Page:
Electric Garden

As seen in great historical London typologies such as the Gentlemen’s Club, or Josef Paxton’s Great Stove of Chatsworth, the city and culture of London has been a main thoroughfare of new programs and typological imaginations based on highly specific cultural desires and current needs of public space. These highly particular, explicit and most often bizarre desires, have also only been able to be realized through different shifts and improvements in technologies – technologies which have allowed phenomenally spanning glass seen in the Great Stove or even the industrial production and repetition of the structure in the Crystal Palace.

This work leverages the specificities of London itself, historical precedence, typological reference, highly specific subcultures, and site to generate a public sphere accessible to the greater public of the city. The Electric Garden is a greenhouse nightclub. It is a place where nature and artifice collide - a place to get lost in the infinite. It is a place that brings an immersive purity to Brick Lane, a re-generating landscape famous for its cultural life, yet still a fringe suffocating from its past self.

A primary source of design research was instigated through the investigation of the “Health Goth” subculture which originated in Portland, Oregon, but has since grown intimate ties with the built environment of London. Health Goth is a subculture that has materialized through high tech clothing, multiple technical layers of “armour”, advanced materiality, and weaponry. These people are exemplars of the pristine – a discontent with the impurity of the surrounding world has led to a desire to generate overly-constructed scenes of clothing and artificial interior atmospheres. 


Upon analyzing material culture, fashion, activities, and behaviors of the Health Goths, the first part of this project focused on generating a destination of interior atmospheres which supported the need to self-immerse in extremely “pure” and infinite space. As the sub-culture has only existed through making imagery and portraying oneself only through digital representation, the first task of the public space was to provide an armature solely for these people to exist – backdrops that alluded to the infinite, high contrast lighting, monochromatic material, etc.

As different architectural qualities were generated, for example the artificial excess of the interiors necessary to create an interminable affect, these qualities also hinted at hybridizing in other typologies and programs which share similar traits as well. By drawing connections between different typologies through semi-similar architectural qualities, this served as a method to make the public space originally designed just for Health Goths, now become more accessible to a larger public sphere of London.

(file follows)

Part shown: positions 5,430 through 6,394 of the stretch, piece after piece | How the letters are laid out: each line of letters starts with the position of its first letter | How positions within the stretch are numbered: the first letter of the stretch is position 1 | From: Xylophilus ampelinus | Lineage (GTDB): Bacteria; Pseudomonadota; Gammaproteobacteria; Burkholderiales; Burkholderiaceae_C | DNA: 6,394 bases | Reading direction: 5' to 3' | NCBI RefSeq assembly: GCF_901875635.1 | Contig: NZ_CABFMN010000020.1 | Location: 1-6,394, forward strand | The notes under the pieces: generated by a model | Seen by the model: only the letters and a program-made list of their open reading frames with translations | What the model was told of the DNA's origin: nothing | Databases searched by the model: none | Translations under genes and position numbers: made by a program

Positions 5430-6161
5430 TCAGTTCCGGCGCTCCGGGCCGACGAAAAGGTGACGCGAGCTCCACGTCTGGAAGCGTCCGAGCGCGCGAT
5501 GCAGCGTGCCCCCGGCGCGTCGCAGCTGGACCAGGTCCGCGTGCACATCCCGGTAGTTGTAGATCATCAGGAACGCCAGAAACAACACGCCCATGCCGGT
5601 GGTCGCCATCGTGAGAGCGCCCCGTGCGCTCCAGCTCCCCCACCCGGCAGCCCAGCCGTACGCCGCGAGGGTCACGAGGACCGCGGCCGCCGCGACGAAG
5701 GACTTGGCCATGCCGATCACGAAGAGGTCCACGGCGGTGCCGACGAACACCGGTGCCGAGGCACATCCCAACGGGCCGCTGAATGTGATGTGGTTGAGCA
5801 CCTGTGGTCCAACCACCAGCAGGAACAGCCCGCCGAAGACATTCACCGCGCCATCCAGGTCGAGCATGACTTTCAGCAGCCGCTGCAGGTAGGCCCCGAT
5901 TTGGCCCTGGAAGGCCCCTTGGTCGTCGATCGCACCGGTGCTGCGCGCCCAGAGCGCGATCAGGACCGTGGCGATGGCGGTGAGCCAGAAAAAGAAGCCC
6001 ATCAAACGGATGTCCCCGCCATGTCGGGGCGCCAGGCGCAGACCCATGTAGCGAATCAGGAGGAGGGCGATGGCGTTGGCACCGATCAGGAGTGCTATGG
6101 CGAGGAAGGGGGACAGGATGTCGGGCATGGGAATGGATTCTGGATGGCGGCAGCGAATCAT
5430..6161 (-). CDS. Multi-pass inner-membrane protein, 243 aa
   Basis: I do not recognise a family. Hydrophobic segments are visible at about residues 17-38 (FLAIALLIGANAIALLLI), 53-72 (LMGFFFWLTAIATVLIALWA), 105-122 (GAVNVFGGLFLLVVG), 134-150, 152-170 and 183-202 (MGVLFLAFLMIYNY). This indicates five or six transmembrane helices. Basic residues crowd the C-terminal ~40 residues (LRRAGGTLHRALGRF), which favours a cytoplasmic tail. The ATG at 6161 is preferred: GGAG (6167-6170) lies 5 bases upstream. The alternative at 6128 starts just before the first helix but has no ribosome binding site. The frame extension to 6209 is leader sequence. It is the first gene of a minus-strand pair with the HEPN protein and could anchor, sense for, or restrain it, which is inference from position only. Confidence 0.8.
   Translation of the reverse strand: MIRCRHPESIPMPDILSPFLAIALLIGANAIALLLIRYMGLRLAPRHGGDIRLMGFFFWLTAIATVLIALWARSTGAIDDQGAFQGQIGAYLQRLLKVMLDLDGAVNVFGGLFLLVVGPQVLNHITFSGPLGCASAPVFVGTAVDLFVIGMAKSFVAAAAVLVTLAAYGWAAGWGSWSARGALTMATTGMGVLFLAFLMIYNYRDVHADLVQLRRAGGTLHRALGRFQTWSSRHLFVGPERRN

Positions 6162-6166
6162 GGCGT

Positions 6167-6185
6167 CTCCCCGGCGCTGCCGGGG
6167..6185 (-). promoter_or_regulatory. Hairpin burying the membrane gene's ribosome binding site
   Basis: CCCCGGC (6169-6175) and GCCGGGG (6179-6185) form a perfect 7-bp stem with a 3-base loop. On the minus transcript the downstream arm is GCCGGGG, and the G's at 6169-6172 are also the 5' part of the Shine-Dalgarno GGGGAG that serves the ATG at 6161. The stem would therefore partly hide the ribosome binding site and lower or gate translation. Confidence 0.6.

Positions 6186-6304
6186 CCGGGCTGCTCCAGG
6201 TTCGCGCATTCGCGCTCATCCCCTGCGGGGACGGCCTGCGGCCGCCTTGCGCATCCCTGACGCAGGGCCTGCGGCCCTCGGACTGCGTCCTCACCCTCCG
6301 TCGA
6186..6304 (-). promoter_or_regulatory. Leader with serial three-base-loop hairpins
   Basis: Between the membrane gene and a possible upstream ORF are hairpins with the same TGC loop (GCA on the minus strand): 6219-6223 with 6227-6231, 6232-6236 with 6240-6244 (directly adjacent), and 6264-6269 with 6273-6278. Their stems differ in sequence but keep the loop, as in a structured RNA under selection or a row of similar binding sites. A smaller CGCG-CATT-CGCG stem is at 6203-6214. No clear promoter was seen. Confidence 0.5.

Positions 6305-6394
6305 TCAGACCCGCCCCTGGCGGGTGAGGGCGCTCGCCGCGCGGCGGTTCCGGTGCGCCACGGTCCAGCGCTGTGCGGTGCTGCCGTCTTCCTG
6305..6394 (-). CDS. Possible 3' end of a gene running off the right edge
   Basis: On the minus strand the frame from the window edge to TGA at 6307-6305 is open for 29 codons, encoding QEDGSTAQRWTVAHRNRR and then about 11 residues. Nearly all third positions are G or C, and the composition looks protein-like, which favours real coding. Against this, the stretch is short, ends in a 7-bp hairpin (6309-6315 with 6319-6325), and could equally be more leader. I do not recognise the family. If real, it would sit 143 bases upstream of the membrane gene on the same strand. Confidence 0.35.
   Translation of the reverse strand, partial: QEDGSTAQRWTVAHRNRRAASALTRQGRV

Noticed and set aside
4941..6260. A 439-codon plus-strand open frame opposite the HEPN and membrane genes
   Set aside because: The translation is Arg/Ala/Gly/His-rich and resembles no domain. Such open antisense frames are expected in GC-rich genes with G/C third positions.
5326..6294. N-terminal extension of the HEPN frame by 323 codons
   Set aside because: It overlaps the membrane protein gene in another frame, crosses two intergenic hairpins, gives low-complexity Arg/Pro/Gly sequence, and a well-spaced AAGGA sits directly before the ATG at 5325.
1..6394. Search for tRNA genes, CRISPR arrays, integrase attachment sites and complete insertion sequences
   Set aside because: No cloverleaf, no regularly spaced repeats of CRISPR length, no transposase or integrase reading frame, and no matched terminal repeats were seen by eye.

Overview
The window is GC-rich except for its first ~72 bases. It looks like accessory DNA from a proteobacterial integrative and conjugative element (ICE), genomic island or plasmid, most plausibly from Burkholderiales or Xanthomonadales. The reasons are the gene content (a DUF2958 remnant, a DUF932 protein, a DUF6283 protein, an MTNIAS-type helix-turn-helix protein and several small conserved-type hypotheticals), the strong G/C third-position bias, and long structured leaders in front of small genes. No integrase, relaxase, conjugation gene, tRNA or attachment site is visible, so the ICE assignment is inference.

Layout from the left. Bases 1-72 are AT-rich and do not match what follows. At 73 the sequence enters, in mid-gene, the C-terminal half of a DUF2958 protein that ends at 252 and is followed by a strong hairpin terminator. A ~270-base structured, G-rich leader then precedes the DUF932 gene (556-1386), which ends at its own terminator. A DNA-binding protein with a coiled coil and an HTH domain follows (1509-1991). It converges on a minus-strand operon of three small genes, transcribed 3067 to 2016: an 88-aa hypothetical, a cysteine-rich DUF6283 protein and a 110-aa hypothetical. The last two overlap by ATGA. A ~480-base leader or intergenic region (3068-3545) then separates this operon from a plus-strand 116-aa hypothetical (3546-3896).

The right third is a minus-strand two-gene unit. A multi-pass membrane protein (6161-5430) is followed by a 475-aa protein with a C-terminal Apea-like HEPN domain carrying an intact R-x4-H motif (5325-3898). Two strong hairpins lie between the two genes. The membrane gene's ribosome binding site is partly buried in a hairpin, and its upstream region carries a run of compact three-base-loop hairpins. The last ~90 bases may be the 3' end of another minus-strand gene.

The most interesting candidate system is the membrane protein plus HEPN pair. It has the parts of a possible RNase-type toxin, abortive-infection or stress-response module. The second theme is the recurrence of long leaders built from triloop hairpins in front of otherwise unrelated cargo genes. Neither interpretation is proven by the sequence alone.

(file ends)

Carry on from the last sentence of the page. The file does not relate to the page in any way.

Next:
Just as the over-excessive, almost nightclub like atmospheres of the Health Goths, greenhouses share a similar immersive coefficient, where one in a greenhouse can be totally enveloped into another world. Thus by overlaying a greenhouse and a nightclub, the new public typology performs in a multitude of different ways:

1. It houses nature – a purity sought after, yet hard to come by in the built environment of London – Ultimately creating a destination and sanctuary for Londoners.
2. Leverages the greenhouse typology to continue a canonical lineage of London conservatories – forming an inherent cultural symbol through precedential dialect
3. Provides an armature for Health Goths, the digitally-existing subculture, to exist in the physical world – also resulting in ecstatic spaces for equally intense clubbers.
4. Capitalizes on bizarre contradictions that formed the subculture by also inspiring an equally weird overlay of London-specific programs and typologies - Resulting in a new composite typology seemingly contradictory at face-value, yet oddly fitting and authentic as a house for an imaginative London public sphere.